PARIS, Pa. - More than 40 women enjoyed a formal tea at the Paris Presbyterian Church's Gathering Place Coffee Shop Nov. 6 as "The Tea Lady" Diane Shoup spoke about making a good cup of tea and using tea as a ministry.
"This allows me to take two things I enjoy a lot - the Lord and tea - and I get to put them together," said Shoup. "It's a blessing."
Shoup said those making tea should never bring water to a full boil, but rather a simmer. Shoup said 180 degrees is optimal and recommended using a kitchen thermometer to check water temperature. Shoup also recommended using filtered water to make tea.
Diane Shoup, 'The Tea Lady,' held a formal tea recently at The Gathering Place Coffee Shop, where she spoke about seeking out opportunities to offer hospitality to others and tea as an outreach. -- Summer Wallace-Minger
Powdered leafs don't allow as much vitamins, minerals and antioxidants to leach into the tea as whole-tea varieties do, and a tea should only be steeped as long as recommended on the packaging. Further steeping doesn't make the tea stronger, but more bitter.
"With the powdered teas, they (vitamins and minerals) aren't escaping into your tea cup," she said. "You only need to steep it for two to seven minutes, depending on the tea."
Shoup recommended against making tea by leaving tea in water for long periods of time, noting it doesn't make full-flavored tea and it may encourage bacterial growth.
"You need hot water to release the flavor, minerals and antioxidants," she said.
Tea should not be stored in a refrigerator or freezer, as the leaves could become moist, but somewhere dark and cool. Shoup recommended sealing the tea in plastic bags, noting that, if the tea had an air-tight seal, it will stay fresh for a long time.
Many things can affect the taste of a tea, from where it is grown and what kind of soil and weather it grows in to what plants are growing nearby. Even a black or green tea might have a fruity flavor if grown near the right bushes and plants.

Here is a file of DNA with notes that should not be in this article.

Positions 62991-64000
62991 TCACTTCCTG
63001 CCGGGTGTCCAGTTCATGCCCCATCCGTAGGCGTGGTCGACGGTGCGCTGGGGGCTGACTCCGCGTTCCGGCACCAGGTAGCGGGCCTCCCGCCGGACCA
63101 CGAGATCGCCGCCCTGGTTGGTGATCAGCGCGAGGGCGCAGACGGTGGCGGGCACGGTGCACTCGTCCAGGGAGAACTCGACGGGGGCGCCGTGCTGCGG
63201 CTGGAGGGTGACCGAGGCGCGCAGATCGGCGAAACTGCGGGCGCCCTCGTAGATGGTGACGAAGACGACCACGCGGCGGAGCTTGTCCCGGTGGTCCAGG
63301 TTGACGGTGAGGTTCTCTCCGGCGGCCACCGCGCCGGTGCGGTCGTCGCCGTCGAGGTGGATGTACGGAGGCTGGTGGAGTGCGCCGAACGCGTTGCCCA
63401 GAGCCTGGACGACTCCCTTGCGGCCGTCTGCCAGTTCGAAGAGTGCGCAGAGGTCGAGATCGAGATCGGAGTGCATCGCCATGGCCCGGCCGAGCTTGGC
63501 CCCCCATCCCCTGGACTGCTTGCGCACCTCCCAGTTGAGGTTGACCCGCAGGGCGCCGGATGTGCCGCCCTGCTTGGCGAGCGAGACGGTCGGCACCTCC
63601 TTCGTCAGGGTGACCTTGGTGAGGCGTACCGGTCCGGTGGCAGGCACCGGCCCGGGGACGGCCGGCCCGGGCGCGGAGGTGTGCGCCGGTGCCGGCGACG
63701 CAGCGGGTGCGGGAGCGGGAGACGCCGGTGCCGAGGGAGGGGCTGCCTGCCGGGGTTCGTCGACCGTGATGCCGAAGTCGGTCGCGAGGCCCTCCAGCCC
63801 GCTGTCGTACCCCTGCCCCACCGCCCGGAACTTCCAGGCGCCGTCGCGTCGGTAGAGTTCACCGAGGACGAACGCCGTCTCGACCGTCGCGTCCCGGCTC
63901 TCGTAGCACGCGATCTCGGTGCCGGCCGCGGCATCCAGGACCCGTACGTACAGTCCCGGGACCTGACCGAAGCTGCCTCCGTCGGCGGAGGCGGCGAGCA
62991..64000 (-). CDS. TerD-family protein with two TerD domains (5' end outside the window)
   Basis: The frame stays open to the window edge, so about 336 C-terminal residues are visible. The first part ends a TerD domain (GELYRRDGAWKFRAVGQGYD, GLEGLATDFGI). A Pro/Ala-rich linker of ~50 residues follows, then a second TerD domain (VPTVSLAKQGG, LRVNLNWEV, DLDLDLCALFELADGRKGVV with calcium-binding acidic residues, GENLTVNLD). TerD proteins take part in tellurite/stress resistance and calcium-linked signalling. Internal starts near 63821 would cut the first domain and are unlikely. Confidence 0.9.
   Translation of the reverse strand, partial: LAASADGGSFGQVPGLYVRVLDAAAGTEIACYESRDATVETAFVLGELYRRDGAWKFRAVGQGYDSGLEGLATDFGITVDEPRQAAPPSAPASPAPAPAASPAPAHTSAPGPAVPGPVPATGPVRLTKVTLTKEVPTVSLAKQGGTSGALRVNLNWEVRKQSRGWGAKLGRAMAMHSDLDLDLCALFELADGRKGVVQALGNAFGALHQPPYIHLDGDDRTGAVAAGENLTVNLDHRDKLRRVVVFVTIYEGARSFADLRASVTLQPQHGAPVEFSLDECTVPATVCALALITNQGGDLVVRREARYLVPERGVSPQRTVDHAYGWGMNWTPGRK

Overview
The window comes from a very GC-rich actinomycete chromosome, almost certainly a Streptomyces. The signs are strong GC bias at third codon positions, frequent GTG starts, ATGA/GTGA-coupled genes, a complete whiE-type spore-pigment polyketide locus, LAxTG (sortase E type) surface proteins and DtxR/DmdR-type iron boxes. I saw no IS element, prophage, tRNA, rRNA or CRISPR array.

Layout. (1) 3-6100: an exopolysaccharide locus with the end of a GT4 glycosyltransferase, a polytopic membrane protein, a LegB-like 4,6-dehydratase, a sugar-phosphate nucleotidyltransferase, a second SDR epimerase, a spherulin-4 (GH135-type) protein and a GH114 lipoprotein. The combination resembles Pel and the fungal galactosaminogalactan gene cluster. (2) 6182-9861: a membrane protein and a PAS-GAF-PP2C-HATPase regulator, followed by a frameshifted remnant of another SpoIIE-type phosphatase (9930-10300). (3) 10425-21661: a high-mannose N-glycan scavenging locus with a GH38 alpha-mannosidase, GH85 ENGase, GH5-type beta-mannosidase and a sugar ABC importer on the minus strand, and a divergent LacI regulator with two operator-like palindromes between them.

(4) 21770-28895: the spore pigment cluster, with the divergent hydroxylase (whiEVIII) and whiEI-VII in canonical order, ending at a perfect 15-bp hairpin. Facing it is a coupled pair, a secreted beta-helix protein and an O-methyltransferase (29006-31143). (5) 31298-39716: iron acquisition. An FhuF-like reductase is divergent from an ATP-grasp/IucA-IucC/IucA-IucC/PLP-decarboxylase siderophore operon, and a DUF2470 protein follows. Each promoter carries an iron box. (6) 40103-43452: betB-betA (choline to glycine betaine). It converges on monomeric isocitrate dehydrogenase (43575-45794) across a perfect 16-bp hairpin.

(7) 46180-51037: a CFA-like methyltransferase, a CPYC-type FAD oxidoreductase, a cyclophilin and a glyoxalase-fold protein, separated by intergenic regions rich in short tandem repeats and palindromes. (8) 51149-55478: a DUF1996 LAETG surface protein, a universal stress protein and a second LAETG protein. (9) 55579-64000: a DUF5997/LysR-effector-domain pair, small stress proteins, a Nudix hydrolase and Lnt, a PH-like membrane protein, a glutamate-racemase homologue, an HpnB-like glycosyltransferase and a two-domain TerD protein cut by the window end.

Shoup also spoke about hospitality in ministry, noting that hospitality is a gift both to the host and the guests. She quoted Romans 12:9-21 - "share with the Lord's people who are in need; practice hospitality."
Hospitality doesn't have to be an invitation into one's home, but also can be unexpected acts of kindness to others, even strangers. She asked those in attendance to stay aware for opportunities to practice hospitality, to always be listening for God's prompting to practice hospitality.
"When you're out doing errands, shopping, be alert," she said.
Hospitality doesn't have to be elaborate, but it should be given cheerfully and not grudgingly.
"If you do that, you have spoiled the gift for yourself, the blessing for yourself, even if your guests don't know," she said.
Shoup recommended covered-dish dinners and inviting an eclectic mix of people to gatherings as good ways to practice hospitality.
"Don't be afraid to have a mixed group of people," she said. "Think outside the box when it comes to hospitality, when it comes to sharing God's love."
Shoup spoke about her "friendship basket," a basket in which she keeps everything she needs for tea for two - from placemats, faux flowers and candles or tea lights to tea cups and saucers. When planning a visit, Shoup adds tea and snacks. She often keeps inspirational or prayer books in the basket.
A "friendship basket" ministry is one in which those participating visit those who are ill, elderly or shut-ins - anyone in need of companionship - and shares tea and prayers with them.
"It's a wonderful way to do missions for church," she said. "Thank you for inviting me and allowing me to share hospitality and tea with you."
The Paris Presbyterian Church women prepared the meal and desserts, and the Burgettstown Community Library loaned the church tea pots and cups. Shoup provided door prizes and favors.
Shoup is available to give presentations on tea and tea as a ministry to civic and church organizations. For information, visit her Facebook page by searching "Diane Shoup."
(Wallace-Minger can be contacted at firstname.lastname@example.org)